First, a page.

Edgar was born on July 22, 1921, in Moline, Ill. When the Japanese attacked Pearl Harbor on Dec. 7, 1941, he was a student at Iowa State College at Ames. He attempted to enlist, but as an engineering student, was asked to stay in school. That lasted only a few months, however, and by June 1942, he was on active duty in the U.S. Army.

He served as a second lieutenant in the First Engineer Amphibious Brigade. As a combat engineer, Peara’s job was a dangerous one.

He and his men were trained to clear mines, pillboxes, barbed wire and any underwater obstacles they encountered, to ensure that Allied forces could use the ports for the transport of men and materiel. By October 1942 he was in Algeria, as the Allies prepared to invade Italy.

After participating in the invasions of Sicily at Gela (July 1943) and the mainland of Italy at Salerno (September 1943), Peara was reassigned to train soldiers who would participate in D-Day. The training took place off the southwest coast of England. He, along with many of the men he had trained, landed in an LCI (landing craft, infantry) at Utah Beach on June 6, 1944 — D-Day.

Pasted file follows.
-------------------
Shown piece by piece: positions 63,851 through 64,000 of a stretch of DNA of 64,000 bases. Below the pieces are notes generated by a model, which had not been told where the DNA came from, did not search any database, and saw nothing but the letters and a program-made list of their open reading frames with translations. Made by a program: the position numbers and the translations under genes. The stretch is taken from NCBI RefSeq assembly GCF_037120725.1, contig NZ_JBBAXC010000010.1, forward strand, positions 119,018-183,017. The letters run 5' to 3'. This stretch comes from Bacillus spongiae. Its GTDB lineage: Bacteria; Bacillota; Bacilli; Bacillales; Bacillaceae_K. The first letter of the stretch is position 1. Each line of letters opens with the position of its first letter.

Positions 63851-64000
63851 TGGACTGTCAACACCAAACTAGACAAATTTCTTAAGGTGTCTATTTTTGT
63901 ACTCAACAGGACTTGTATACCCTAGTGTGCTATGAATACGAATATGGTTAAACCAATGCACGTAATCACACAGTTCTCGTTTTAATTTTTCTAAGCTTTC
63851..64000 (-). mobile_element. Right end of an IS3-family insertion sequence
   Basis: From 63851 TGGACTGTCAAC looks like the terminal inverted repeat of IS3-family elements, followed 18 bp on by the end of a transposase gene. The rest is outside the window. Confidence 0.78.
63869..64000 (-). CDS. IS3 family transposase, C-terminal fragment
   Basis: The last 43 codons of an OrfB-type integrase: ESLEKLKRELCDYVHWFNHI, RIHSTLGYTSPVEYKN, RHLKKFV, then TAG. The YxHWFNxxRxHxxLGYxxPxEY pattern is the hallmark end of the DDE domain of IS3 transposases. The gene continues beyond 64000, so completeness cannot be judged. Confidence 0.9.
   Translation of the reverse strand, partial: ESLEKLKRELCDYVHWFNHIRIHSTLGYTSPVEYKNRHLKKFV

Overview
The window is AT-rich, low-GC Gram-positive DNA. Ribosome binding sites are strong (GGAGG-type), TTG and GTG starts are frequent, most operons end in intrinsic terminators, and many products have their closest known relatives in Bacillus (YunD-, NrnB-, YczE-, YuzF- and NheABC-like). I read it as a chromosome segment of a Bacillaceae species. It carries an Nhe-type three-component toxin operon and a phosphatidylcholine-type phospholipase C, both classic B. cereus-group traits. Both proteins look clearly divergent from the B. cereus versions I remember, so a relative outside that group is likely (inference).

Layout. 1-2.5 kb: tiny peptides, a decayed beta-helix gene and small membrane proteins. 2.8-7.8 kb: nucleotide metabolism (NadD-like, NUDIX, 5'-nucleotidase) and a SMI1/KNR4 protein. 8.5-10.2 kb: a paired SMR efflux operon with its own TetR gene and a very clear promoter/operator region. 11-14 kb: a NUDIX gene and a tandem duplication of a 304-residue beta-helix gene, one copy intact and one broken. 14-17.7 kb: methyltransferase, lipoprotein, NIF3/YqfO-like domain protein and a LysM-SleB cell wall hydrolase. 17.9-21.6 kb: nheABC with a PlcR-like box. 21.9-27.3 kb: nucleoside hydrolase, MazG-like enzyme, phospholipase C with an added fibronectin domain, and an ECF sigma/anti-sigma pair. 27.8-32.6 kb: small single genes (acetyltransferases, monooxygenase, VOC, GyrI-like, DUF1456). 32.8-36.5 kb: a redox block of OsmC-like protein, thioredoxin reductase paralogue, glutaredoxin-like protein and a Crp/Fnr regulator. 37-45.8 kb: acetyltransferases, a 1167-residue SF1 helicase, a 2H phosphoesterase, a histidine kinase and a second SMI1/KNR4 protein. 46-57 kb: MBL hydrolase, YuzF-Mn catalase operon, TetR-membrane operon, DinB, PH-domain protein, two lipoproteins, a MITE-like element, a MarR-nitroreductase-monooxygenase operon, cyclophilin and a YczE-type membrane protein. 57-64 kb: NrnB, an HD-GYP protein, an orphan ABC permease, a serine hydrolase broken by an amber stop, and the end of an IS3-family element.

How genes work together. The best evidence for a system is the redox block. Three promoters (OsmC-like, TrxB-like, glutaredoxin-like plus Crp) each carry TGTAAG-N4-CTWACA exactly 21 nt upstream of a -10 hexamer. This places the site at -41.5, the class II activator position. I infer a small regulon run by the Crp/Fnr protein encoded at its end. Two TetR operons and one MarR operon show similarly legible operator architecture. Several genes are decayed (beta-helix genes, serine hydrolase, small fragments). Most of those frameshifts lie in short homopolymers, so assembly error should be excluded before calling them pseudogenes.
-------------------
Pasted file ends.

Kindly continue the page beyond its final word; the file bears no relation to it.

Peara went on to serve in the Pacific campaign, notably at Okinawa, and then Korea, to garrison and disarm the Japanese occupying force there.

However, it is his service in helping to liberate France that is being recognized now.

The National Order of the Legion of Honor was established by Napoleon Bonaparte in 1802 as a substitute for the various orders of chevaliers, or knights, of the pre-French Revolution aristocracy.

The earlier order had relied more upon who you were than what you did, but this new one was an order based upon merit alone.

The Legion was loosely patterned after the Roman legions, with legionnaires, officers, commanders and a grand council. The highest rank was not a grand cross, but a grand aigle (great eagle), a rank that wore all the insignia common to the grand crosses.

The order was the first modern order of merit. And the Legion was open to men of all ranks and professions. Only merit or bravery counted. The new legionnaire had to be sworn into the Legion.